THE BLOG

What the President Should Now Do About Iran

The American presidential campaign is over and Americans have elected a president who will have to face many challenges inside and outside the U.S. How to tackle the Islamic Republic of Iran's nuclear ambitions was a recurrent theme in the campaign, but the candidates did not offer solutions that could have a long-lasting impact on the now three-decade-old tension between the two countries.

Both candidates showed determination to prevent a nuclear Iran, including by military action. Neither of them however, wondered publicly whether the Iranian people, who have the most at stake in case of war, approve of Iran's leadership's policies? How could such a crucial factor not be relevant to any discussion regarding Iran and its mostly unelected decision makers?

To make a difference, the future American president should challenge Iran's leaders with a well-articulated human rights agenda, a consistent multilateral policy containing clear demands and landmarks aimed at opening a space for Iranian citizens to express themselves.

The truth is that no one really knows whether Iran's silent majority approves of the government's policies, including its nuclear ambitions or not. Censorship and a swift and arbitrary justice prevent accurate opinion polls in Iran. Iranians have no access to the foreign media and policy maker, and are not actively present on the web. Further, a flurry of laws, rules and regulations severely hamper citizens' right to express views deemed incompatible with the goals of those in charge of "protecting the Islamic Republic," let alone to form groups to promote them.

As a result, most Iranian citizens do not attempt to comment openly on their government's policies from fear of retaliation against them and their families. Many, who bear the brunt of their leaders' damaging policies, are too exhausted by the daily effort to survive to care.

The unelected and unaccountable Supreme Leader and his allies are impervious to the impact of their decisions on the lives of ordinary Iranians. They are determined to withhold from their supporters and foes unpleasant information such as that regarding the disastrous consequences of a military attack on the country's nuclear facilities in terms of human lives and environmental damage; hence the need to silence dissenting voices.

There are however, Iranians who brave the danger and speak out against their government's foreign policy. Their voices however, have rarely been heard outside the country or taken seriously. For example, time and again, starting before President Obama's 2008 election, Iran's main student body, the Office of Consolidating Unity (OCU), an elected body representing thousands of students across the country, criticized the Iranian leadership for its nuclear "adventurism" and for endangering the country's security. It also stressed that the leadership's firm stand in the nuclear dispute is designed to impede international focus on Iran's deteriorating human rights situation.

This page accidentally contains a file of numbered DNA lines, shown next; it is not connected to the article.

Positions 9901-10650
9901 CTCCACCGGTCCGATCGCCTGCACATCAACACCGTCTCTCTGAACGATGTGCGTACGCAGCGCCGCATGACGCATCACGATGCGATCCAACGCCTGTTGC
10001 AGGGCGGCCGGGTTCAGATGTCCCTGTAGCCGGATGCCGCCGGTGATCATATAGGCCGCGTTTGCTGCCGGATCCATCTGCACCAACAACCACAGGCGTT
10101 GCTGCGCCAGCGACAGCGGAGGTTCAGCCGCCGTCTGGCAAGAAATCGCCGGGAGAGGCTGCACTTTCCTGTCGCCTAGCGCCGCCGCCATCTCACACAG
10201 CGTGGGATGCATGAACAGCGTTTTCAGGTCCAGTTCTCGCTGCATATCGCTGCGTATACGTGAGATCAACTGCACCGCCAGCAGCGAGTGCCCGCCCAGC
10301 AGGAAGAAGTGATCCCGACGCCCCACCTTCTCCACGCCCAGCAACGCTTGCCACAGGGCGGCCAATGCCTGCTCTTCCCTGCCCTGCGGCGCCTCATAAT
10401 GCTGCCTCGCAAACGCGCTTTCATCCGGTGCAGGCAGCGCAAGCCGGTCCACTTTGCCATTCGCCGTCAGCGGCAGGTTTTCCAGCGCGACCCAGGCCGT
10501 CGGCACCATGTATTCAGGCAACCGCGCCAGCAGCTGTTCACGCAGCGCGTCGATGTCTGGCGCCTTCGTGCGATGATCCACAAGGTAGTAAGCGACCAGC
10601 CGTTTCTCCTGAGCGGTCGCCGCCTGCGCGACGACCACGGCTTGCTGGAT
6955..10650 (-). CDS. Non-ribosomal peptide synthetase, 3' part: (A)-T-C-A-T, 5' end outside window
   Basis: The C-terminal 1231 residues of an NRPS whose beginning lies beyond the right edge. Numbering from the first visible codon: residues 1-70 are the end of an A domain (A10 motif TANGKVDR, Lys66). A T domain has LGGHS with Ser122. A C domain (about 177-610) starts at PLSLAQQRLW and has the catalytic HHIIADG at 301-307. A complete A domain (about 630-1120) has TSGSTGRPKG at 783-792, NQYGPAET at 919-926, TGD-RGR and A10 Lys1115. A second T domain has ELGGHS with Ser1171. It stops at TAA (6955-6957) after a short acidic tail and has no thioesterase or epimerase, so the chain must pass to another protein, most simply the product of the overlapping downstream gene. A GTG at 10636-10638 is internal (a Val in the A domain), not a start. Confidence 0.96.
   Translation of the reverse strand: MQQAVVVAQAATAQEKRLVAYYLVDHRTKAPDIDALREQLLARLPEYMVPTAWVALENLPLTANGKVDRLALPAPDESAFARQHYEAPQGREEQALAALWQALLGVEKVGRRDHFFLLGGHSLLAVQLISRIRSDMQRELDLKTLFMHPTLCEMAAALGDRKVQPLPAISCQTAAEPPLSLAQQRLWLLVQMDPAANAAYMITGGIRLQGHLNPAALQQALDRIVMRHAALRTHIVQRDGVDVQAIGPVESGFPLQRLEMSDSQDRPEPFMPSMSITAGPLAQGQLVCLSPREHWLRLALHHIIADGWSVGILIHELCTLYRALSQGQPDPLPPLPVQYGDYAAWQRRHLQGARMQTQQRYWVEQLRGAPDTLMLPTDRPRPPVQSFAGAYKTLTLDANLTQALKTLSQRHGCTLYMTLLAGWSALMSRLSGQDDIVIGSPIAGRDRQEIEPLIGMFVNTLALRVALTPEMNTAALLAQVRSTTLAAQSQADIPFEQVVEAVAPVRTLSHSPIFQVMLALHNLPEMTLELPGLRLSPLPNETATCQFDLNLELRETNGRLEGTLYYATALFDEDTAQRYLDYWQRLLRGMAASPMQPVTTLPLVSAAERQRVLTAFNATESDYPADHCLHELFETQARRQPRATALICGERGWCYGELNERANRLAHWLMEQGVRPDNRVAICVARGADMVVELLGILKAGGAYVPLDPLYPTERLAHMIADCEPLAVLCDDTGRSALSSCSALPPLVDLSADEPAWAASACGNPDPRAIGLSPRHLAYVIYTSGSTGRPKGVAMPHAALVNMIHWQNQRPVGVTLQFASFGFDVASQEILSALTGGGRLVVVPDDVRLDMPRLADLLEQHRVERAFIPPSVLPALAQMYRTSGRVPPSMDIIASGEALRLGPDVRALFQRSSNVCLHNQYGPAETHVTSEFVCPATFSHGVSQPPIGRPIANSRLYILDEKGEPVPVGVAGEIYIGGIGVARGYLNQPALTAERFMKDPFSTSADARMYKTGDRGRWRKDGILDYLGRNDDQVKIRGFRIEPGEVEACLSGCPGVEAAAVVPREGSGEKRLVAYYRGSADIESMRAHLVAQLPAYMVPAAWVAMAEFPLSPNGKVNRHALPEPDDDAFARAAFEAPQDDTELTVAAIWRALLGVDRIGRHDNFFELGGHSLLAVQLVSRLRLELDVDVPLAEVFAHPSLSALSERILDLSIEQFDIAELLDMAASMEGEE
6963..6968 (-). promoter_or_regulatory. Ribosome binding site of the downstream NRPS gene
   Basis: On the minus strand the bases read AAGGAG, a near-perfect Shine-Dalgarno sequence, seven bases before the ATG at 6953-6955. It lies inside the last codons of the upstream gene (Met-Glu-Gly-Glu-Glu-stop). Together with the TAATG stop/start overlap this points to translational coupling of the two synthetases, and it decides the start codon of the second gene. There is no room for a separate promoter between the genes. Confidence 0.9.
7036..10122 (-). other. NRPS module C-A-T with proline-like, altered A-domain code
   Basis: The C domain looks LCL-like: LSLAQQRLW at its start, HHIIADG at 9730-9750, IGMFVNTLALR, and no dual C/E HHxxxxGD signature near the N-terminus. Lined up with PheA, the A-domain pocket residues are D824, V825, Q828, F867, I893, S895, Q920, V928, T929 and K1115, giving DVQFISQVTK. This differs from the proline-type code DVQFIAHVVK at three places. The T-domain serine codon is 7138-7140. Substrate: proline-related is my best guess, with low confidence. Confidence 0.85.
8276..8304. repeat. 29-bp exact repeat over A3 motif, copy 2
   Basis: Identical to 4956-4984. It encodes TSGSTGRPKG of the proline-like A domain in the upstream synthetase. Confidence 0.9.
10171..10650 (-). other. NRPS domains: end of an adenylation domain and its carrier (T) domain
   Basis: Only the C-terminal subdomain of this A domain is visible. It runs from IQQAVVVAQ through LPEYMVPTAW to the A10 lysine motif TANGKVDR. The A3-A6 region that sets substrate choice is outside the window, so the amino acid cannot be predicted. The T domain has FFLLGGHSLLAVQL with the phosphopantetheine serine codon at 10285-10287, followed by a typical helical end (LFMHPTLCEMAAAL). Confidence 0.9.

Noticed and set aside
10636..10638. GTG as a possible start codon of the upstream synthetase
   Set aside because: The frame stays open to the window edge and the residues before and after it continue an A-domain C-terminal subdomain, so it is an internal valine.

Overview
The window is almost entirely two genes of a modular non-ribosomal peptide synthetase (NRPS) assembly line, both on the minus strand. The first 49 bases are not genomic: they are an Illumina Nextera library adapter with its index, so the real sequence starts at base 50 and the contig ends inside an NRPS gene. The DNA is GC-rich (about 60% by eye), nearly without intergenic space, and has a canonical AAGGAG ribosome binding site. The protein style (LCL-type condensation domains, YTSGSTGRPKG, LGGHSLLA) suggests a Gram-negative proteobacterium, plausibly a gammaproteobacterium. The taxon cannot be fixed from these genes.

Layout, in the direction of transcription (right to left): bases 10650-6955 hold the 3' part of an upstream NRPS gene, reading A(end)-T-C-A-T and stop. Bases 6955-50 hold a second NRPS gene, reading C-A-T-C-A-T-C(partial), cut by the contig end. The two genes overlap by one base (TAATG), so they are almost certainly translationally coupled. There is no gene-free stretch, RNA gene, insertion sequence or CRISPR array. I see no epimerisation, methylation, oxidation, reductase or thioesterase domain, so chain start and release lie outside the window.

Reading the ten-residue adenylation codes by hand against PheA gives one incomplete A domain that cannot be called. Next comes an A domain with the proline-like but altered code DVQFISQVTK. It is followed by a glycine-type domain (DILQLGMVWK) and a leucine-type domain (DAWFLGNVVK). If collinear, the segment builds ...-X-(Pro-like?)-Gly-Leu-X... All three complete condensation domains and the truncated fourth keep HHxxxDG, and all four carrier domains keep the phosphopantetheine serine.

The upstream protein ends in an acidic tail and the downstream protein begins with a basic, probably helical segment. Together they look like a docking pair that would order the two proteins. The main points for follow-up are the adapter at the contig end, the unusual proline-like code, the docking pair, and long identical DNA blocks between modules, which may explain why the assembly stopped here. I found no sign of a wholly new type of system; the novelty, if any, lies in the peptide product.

Today, the facts speak for themselves. The nuclear crisis had, at least until two years ago, the undivided attention of the U.S. and its allies, giving a free hand to Iran's leaders to crack down on civil society, including the OCU, whose members were imprisoned, silenced with suspended prison sentences or forced to seek asylum outside the country.

But there is still hope. Today, unlike the immediate post-revolutionary years, the Iranian leaders are concerned about their image abroad. They also respond to their critics and deny the routine violation of their obligations under the International Covenant on Civil and Political Rights. Since 1975, Iran is bound by the ICCPR, which set forth the rights and freedoms essential to an open, safe and pluralistic political system where citizens can be heard and determine their own destiny.

For too many years, the international community, including the United States, has dealt with Iran's nuclear ambitions and its use of violence in foreign policy independently from the abysmal human rights situation inside the country. It is time for a long-term strategy that would seriously challenge the leadership by shifting the focus to their human rights record, the non-representative nature of Iran's political system and on the rights of citizens to organize and express themselves.

Iran has so far not produced a Vaclav Havel or an Aung San Suu Ky capable of bringing sustained international attention to dissenting voices. But, over the years, thousand of Iranians have fought and continue to fight, often at great cost, for their rights to freedom of expression and association, due process of law, and free and fair elections.

The future U.S. president should pay attention to their demands and work with its allies to include specific rights-related demands in any negotiations with Iran. A human-rights focused strategy is a long-term investment that would be beneficial to both the American and the Iranian people. The diversity of voices in Iran and a more representative government will be more effective in moderating Iran's foreign policy than any attack on its nuclear installations.

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